Model Train Forum banner

1 - 6 of 6 Posts

·
Registered
Joined
·
1 Posts
Discussion Starter #1
Hello!

When I finish my basement I would like to put a Lionel train track on my wall (near the ceiling) that goes around the room.

I have been wondering what it would take to make it work. The room is 16X42 so the track would be about 116ft long or actually a 116ft loop.

What kind of power would I need to make the train run properly? Do I need to have electric current on opposite sides of the room?

Its been a long time since I have been into trains.

Thanks for your input!
 

·
Moderator
Joined
·
16,666 Posts
This is only a partial answer to your question, but it's quite common for large loops to run multiple power leads from the transformer to intervals around the perimeter of the track. I.e., you have much less resistance loss in large-gauge wire than you do in the track itself. That helps keep the track voltage as high and consistent as possible.

Cheers,

TJ
 

·
Registered
Joined
·
115 Posts
Depends what type of track you are running and condition. If you are using older Lionel tube track, the tightness of your pins will affect things greatly.

Whatever track you use, I suggest your run a power (and return) conductor along the track and splice in where needed. It is far easier to solder a hot and return conductor every ten feet then solder every track togather.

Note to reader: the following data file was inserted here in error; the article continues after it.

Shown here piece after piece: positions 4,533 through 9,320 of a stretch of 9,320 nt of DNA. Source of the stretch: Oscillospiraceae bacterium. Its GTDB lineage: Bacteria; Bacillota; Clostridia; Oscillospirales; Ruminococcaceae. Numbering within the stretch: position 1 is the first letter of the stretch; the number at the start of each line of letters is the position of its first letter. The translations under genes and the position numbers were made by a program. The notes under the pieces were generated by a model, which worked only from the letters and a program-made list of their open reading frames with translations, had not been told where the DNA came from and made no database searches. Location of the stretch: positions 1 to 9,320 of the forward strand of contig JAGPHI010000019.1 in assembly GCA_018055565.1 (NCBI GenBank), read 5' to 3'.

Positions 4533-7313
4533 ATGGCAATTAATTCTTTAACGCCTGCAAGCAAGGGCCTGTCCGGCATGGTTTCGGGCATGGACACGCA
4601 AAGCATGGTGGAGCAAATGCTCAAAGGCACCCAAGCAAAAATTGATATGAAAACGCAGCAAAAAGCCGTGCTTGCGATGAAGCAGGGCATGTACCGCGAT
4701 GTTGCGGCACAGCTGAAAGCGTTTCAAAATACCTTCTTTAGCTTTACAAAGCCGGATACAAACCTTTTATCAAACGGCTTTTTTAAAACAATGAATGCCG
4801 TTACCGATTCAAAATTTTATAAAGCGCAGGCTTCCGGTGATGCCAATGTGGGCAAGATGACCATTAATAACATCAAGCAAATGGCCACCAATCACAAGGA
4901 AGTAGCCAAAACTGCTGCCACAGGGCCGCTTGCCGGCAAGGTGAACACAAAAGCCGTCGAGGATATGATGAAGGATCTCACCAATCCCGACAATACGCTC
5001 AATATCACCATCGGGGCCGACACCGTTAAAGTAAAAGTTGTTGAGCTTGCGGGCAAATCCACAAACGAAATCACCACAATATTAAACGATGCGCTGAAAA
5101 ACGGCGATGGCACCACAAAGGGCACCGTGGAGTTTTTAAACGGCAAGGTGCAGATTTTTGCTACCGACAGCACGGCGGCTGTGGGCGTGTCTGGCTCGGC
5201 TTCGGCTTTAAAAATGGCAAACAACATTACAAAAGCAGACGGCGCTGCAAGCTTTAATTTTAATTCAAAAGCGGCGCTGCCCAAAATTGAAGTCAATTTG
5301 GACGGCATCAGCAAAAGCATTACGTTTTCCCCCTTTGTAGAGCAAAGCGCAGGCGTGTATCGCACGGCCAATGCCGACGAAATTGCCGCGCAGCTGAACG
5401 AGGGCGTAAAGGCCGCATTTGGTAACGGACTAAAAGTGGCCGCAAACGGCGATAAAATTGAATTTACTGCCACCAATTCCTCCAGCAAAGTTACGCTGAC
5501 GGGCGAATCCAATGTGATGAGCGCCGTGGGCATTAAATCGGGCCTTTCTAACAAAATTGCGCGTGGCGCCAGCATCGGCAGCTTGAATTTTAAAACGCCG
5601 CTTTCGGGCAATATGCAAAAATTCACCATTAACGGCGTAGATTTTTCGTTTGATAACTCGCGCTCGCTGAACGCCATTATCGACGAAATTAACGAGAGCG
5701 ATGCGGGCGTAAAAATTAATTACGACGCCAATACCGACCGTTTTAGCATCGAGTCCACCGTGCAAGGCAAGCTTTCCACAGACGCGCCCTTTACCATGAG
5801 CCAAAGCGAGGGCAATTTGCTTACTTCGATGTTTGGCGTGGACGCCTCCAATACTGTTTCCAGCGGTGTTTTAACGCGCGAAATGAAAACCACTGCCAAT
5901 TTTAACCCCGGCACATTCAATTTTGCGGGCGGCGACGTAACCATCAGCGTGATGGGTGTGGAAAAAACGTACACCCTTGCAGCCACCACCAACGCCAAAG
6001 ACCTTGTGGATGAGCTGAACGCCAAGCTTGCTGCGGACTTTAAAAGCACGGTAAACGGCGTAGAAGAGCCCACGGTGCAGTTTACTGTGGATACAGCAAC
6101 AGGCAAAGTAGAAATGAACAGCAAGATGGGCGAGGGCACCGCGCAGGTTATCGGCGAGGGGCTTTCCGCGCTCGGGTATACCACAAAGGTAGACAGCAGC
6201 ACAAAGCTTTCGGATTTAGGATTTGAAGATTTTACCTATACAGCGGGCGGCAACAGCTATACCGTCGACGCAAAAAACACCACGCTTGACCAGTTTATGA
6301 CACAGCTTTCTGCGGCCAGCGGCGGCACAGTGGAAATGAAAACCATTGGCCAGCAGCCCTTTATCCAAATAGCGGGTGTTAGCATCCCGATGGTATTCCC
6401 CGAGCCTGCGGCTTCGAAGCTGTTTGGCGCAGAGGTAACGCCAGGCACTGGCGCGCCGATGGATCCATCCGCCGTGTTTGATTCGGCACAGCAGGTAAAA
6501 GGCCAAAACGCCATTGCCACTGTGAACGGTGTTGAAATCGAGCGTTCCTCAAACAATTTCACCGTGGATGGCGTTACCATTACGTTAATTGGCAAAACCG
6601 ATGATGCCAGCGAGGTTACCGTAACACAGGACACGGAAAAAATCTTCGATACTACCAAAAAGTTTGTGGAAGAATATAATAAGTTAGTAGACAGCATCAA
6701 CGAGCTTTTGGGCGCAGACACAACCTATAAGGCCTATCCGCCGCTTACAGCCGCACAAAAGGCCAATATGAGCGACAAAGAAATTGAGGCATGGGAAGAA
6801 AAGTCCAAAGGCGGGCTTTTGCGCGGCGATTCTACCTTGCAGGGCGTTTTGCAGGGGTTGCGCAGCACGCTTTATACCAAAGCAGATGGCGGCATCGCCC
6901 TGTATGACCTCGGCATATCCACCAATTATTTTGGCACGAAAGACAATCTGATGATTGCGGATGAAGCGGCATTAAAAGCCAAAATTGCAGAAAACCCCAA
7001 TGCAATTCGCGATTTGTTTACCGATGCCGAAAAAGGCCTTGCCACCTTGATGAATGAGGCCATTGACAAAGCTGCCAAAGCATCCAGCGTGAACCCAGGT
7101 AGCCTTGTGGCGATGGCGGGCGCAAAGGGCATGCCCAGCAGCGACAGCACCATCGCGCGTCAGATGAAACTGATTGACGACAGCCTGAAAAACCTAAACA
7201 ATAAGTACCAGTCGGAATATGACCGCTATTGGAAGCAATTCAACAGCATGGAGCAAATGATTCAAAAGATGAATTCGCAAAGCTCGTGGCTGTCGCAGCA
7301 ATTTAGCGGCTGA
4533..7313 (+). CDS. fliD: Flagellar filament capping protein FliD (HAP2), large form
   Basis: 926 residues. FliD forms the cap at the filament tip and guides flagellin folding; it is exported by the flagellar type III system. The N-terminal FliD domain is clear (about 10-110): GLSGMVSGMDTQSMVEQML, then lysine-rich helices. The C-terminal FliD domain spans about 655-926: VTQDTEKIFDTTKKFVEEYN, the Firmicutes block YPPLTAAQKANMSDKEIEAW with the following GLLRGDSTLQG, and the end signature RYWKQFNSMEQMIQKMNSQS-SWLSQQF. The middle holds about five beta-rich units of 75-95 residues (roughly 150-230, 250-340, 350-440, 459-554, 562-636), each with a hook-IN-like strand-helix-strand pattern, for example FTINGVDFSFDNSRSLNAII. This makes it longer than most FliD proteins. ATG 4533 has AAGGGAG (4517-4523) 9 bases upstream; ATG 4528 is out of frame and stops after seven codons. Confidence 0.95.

·
Registered
Joined
·
2,737 Posts
Bob Nelson on trains.com removes the track pins and solders the sections together. While it is a lot of work initially, he says he does it so he can easily remove a track section without tearing up half his layout. I find his logic impeccable, but I am still using pins because when I have a layout, it is on the floor.

I use old tubular track, and bend the rails where the pins are installed to make a tight connection. I don't squeeze the open end of the rail as I have found that doesn't work very well. I bend the center rail to the right and the left rail to the left. This makes a very good connection as long as the pins are not rusty and the inside of the rails are not rusty.
Bruce Baker
 

·
Registered
Joined
·
2,737 Posts
When you run the power wires, use at least 14 gauge and use smaller wires to go from the main power wires to the track. It is difficult or impossible to get a 14 gauge wire into a lockon or clip.

BB
 
1 - 6 of 6 Posts
Top